Currently the store recycles around 20 per cent of its general waste (mostly excess cardboard and plastic), with the rest going into landfill. Approximately 65 per cent of waste produced by Asda stores in the UK could be composted each year, representing 58,000 tonnes of waste nationwide.
"Landfill sites in the UK are gradually running out of capacity, which means we need to find innovative and more environmentally friendly ways to dispose of our waste," said Simon Fern, environment manager at Asda.
In July of this year Asda committed all of its stores to recycling by 2010. The supermarket has steadily reduced the amount of waste it produces each year from 140,000 tones in 2001 to 88,000 tones in 2005, despite the fact that it had opened 70 new stores that year.
"I'd like to see more retailers setting ambitious targets of this kind and making that commitment publicly. The potential for having a positive influence which goes far beyond their own contribution is immense," said Fern.
David Lusher, commercial director with Veolia Environmental services, Asda's longest waste management partner, encouraged other supermarkets to follow Asda's lead.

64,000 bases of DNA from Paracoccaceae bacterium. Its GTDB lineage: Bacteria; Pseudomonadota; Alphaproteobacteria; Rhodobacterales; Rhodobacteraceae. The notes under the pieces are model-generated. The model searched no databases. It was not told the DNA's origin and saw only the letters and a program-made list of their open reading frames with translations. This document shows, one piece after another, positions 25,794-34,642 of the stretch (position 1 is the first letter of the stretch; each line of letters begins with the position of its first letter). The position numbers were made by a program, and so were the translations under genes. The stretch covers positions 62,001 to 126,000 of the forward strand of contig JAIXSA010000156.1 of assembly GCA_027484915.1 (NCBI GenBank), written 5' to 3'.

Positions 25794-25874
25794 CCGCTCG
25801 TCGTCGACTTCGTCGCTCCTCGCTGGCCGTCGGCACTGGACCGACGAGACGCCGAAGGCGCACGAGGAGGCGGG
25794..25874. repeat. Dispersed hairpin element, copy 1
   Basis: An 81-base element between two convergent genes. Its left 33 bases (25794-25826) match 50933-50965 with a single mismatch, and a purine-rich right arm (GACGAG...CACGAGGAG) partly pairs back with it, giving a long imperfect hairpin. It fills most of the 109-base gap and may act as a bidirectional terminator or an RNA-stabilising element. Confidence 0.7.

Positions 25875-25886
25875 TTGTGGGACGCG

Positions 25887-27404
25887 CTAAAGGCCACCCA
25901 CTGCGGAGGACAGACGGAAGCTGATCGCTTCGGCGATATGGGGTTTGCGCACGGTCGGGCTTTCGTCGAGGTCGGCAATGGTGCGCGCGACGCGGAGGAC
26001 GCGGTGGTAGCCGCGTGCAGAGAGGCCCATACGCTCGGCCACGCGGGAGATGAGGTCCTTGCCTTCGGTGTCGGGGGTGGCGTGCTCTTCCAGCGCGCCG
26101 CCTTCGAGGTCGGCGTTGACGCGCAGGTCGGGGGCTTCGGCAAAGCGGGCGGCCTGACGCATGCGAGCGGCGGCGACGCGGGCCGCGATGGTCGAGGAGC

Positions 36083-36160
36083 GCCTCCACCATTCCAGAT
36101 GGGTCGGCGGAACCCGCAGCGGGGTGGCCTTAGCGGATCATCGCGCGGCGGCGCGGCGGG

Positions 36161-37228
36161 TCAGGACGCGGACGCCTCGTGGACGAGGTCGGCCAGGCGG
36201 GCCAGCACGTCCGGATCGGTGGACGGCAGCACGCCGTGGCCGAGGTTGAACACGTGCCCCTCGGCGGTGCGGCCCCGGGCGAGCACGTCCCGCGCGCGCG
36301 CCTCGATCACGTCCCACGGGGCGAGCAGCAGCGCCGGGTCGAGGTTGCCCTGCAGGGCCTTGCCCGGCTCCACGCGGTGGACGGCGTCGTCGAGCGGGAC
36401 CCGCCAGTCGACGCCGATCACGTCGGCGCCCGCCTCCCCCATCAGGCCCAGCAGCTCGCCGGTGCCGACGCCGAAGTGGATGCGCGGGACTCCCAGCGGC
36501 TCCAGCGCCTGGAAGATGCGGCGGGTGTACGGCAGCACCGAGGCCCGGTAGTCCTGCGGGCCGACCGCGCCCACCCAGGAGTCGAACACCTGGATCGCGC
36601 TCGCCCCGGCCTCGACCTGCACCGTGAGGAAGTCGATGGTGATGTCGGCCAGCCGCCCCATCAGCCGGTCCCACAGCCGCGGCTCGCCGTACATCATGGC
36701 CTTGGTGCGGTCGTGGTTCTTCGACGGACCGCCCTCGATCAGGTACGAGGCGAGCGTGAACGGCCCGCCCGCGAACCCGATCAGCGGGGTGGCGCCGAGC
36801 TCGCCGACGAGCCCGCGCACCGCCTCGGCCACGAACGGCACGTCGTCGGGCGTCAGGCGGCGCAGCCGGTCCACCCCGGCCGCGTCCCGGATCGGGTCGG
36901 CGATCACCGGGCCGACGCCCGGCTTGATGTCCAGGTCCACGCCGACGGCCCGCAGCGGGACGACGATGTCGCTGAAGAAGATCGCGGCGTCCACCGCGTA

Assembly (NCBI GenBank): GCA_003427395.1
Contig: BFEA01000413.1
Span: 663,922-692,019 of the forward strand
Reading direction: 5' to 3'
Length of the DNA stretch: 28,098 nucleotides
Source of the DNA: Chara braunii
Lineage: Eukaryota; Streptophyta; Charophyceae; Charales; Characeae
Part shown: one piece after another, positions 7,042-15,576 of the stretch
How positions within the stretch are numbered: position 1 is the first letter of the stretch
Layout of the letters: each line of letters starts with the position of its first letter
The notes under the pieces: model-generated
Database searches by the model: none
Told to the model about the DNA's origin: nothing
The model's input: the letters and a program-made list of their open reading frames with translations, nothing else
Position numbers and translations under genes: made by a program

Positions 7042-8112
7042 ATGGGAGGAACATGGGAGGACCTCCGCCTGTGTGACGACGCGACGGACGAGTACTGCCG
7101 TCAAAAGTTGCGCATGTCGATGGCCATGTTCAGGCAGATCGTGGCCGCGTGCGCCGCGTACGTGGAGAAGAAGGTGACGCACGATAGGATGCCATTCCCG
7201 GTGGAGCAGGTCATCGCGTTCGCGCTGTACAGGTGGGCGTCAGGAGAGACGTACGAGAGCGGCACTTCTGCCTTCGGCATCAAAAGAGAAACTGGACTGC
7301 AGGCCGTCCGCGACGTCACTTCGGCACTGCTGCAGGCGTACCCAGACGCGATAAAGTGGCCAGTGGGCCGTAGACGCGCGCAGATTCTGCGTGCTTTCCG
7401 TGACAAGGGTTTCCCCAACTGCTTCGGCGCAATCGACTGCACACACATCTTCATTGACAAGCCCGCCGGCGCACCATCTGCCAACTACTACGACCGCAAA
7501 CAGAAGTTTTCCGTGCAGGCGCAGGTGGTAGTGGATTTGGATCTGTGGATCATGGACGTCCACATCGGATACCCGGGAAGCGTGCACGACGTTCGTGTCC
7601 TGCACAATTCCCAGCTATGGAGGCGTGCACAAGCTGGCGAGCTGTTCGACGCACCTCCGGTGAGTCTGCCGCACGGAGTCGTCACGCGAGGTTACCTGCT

Last year Asda opened four purpose built recycling facilities at a cost of £32m (€47) in Lutterworth, Wakefield, Skelmersdale and Bedford. As a result it recovered and recycled 14,000 metric tones of cardboard and 5,500 metric tones of plastic packaging from store waste.
Asda has also committed itself to a number of government programs aiming at tackling environmental issues. These include the governments 'Waste Resources Action Plan' (WRAP), the Climate Change Levy (CCL), and it has also joined the roundtable on sustainable palm oil.
In the next three to five years Asda will stock only fresh wild-caught and frozen fish from fisheries that meet the Marine Stewardship Council's (MSC) independent environmental standards for well managed fisheries.